Isolation of viruses in tissue culture has been for many years the mainstay of diagnosis of many virus infections. However, in recent years, rapid diagnostic tests based on the direct examination of the clinical material, and serological tests have made inroads into what was once the preserve of tissue culture alone.
Cell cultures are divided into 3 types: (1) primary cells, which are prepared from adult animals eg. monkey kidney, and can be subcultured only once or twice. (2) semi-continuous cells, which are derived from human fetal tissues eg. human embryo lung fibroblasts, and can be subcultured 20 to 50 times. (3) Continuous cell-lines, which are established from human or animal tumours eg. vero, hep-2, and can be subcultured indefinitely. Cell cultures vary greatly in their susceptibility to different viruses and it is important to use the most sensitive cell cultures available for the isolation of suspected viruses in the clinical specimen.
The clinical specimen is inoculated into test-tubes or tissue culture plates containing confluent layers of cell-culture and incubated for up to 4 weeks depending on the laboratory policy. The cell-culture is examined periodically for the presence of viral-induced changes such as cytopathic effect (CPE) or the ability to haemadsorb. The identity of the isolated virus can be confirmed, or if necessarily typed by several different methods, such as neutralization, fluorescent antibody, haemadsorption-inhibition tests.
The isolation of a virus from the site of disease eg. an enteroviruses from the CSF, or HSV from a genital lesion is highly diagnostic for the infection. The diagnosis is more tenuous if the virus is isolated from another site eg. from the faeces in a case of suspected enterovirus meningitis.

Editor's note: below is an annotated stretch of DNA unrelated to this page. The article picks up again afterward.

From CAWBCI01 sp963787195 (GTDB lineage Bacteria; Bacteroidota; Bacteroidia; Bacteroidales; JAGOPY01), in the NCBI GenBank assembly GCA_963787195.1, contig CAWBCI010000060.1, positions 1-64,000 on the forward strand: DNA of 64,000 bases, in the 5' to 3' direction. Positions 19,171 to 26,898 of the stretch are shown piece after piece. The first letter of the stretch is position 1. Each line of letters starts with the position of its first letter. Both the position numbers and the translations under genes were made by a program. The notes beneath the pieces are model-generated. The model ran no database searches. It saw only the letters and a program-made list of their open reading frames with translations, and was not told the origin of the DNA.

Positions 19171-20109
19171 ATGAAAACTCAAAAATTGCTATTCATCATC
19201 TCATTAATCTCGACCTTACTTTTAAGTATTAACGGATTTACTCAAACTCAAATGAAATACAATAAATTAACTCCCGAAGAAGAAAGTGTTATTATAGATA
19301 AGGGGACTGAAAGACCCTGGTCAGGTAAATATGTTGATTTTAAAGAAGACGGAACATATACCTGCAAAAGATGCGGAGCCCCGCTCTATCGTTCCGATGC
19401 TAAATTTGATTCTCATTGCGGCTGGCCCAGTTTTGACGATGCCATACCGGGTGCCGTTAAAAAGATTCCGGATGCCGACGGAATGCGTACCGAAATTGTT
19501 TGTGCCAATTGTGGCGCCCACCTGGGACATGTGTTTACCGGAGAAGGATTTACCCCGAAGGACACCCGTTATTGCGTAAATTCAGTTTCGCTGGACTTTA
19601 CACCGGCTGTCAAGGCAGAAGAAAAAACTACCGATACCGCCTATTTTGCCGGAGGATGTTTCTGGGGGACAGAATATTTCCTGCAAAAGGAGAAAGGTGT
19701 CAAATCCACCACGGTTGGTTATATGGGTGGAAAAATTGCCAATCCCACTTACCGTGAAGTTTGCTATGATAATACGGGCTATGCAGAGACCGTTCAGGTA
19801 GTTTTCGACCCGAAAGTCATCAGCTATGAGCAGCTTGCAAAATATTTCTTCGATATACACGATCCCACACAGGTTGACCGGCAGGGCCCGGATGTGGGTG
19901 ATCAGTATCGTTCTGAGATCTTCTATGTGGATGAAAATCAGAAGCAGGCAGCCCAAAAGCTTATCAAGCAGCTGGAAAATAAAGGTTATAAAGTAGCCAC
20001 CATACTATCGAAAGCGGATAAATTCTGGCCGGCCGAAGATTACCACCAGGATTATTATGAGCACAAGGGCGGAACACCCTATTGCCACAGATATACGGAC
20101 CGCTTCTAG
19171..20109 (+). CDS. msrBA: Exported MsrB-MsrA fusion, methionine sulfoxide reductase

Disadvantages of cell culture: The greatest
disadvantage of cell culture is the length of time required for
the viral induced changes to appear which usually takes a few
days to a few weeks. The exceptions are herpes simplex viruses
and sometimes enteroviruses where CPE may appear within one day
of inoculation. Cell cultures are very susceptible to bacterial
contamination and requires experienced personnel to perform.
Another problem with virus culture is that the sensitivity is
often low and depends on a large extent the quality of the
clinical specimen received. Cell culture is not applicable to
viruses which grow poorly or not at all in cell culture eg.
diarrhoeal viruses, hepatitis B and C, parvovirus.
Serology remains the bulk of the work carried out by a routine diagnostic virus laboratory. A large variety of serological tests are available eg. complement-fixation (CFT) , haemagglutination-inhibition (HAI), enzyme-linked immunoassay (EIA), radioimmunoassay (RIA), particle agglutination, immunofluorescence etc. The sensitivity and specificity varies greatly between different techniques. Most techniques will detect all classes of antibody whereas some assays eg. RIA, EIA and IF can be made to detect one specific class only ie. IgM, IgG or IgA.
A serological diagnosis of a primary infection can be made by (1) detection of virus-specific IgM, (2) 4 fold increase in titre of specific total antibody or IgG. (3) demonstration of seroconversion, or (4) a very high level of total antibody or IgG. Serological diagnosis of reinfection or reactivation may be difficult but is generally made on the finding of rising titres of antibody. Specific IgM should either be undetectable or at a low titre.
How useful a serological result is depends on the individual virus. For example, for viruses such as rubella and hepatitis A, the onset of clinical symptoms coincide with the development of antibodies and thus a diagnosis can be made on the detection of specific IgM from a single specimen. However, many viruses often produce clinical disease before the appearance of antibodies, such as those responsible for gastroenteritis and respiratory infections. So in this case, any serological diagnosis would be retrospective and therefore its use would be limited. There are also other circumstances when serology is of limited value. For example ;in case of local infections such as herpes genitalis when a systemic humoral immune response may not be induced: in immunocompromized patients, who may produce abnormal humoral immune response: infectious mononucleosis, when a large number of antibodies may be produced: following transfusion with blood or blood products: serology is also of limited use in the case of latent viruses which may reactivate from time to time such as viruses of the herpesvirus family.